Wednesday, February 14, 2018

Wayne Escoffery - Vortex (Sunnyside, 2018)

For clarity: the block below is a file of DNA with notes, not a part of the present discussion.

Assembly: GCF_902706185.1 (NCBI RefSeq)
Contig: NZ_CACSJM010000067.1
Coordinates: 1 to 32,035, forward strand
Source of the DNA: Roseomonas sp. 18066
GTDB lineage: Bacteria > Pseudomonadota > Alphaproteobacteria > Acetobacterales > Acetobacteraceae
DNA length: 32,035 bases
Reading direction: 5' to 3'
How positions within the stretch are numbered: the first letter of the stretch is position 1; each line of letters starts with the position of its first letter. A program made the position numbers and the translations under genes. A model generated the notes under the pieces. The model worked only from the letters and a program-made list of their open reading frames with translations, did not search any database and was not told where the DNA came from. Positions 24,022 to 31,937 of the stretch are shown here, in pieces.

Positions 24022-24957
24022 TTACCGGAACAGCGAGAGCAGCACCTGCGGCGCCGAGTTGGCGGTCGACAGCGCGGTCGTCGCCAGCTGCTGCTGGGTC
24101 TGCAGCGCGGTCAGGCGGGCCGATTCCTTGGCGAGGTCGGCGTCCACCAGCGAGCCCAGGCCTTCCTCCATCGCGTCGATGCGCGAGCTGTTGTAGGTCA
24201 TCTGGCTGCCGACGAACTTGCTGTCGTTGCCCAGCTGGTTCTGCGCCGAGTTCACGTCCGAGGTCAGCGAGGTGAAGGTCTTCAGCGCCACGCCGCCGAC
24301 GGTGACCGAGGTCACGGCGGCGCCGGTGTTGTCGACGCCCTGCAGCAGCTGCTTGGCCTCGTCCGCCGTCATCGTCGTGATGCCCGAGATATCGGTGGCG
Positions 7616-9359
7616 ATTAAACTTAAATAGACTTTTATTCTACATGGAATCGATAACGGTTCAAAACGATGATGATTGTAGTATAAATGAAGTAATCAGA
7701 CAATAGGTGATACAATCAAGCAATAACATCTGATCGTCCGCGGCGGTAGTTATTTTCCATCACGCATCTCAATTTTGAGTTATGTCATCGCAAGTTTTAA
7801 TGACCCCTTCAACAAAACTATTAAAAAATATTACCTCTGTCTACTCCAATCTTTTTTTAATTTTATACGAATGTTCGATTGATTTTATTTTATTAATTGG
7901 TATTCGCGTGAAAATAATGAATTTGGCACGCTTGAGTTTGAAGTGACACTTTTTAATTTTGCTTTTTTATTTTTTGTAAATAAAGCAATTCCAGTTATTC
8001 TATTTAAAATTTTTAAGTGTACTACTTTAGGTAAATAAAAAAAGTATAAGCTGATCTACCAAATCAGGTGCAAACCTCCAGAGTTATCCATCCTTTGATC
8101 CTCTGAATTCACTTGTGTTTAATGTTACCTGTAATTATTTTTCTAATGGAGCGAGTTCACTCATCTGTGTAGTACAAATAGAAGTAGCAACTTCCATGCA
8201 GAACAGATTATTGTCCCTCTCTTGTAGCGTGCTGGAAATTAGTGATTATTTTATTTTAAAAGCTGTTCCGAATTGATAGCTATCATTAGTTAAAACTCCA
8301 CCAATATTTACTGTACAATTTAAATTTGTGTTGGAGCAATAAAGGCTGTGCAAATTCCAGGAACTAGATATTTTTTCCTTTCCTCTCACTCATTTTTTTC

A longtime veteran of trumpet great Tom Harrell's group, tenor and soprano saxophonist Wayne Escoffery is also an effective bandleader. On this album, he is joined by David Kikoski on piano, Ugonna Okegwo on bass, Ralph Peterson, Jr. on drums with additional percussion from Kush Abadey and Jacquelene Acevedo. "Baku" has a bright and bouncy uptempo feeling with crisp playing from the rhythm section and strong, swinging tenor saxophone from the leader. The piano, bass and drums stretch out with a solid interlude before Escoffery returns with a spirited solo of his own with impeccable timing, driving the band into more progressive territory before dropping out for a fine bass solo. There is a taut rhythm that provides the scaffolding for "To the Ends of the Earth" with piano comping evocative of McCoy Tyner, and Escoffery branching out into a billowing tenor saxophone solo, that develops a strong tone and complex performance, arcing up into strong and serious blowing. The interlude for the rhythm section is handled in a brisk manner, keeping the forward momentum of the piece intact, with crashing piano chords and lightning fast notes. The saxophone returns adding to the intensity of the piece, keeping the mainstream accessibility while pushing forward with a powerful statement. Escoffery moves to soprano saxophone for the mysterious sounding "The Devil's Den" with extra percussion and thick bass setting the pace, creating a reflective openness for the group to build upon. The saxophone spirals through the rhythm, creating a thoughtful improvisation that makes the most of the setting, swirling and swaying through the insistent percussion. He drops out for a quieter piano, bass and drums interlude which moves gracefully, before re-entering with a gritty solo that takes the performance to another level, with active percussion and potent saxophone creating a dynamic atmosphere. "Acceptance" is another lengthy and well played track with powerful drumming and tenor saxophone framing tight piano and bass. This supplies a tight and simmering groove to the music, that allows it to stretch out at length while still retaining interest. There is a short but potent performance on "Judgement" with Escoffery really digging in on tenor saxophone in a Coltrane like mode, making a connection with his accompanists, and playing in a stark yet soulful manner. The title track "Vortex" is aptly named as it is a very fast and complex performance with lightning fast saxophone and agile drumming driving the music forward along with tightly wound bass and drums. Escoffery plays with fluid grace even at high speeds like this, punctuating the music with higher register screams and gutsy growls. Solo sections for piano and percussion are well handled, and the leader comes back with a vengeance to complete the tune. Vortex -

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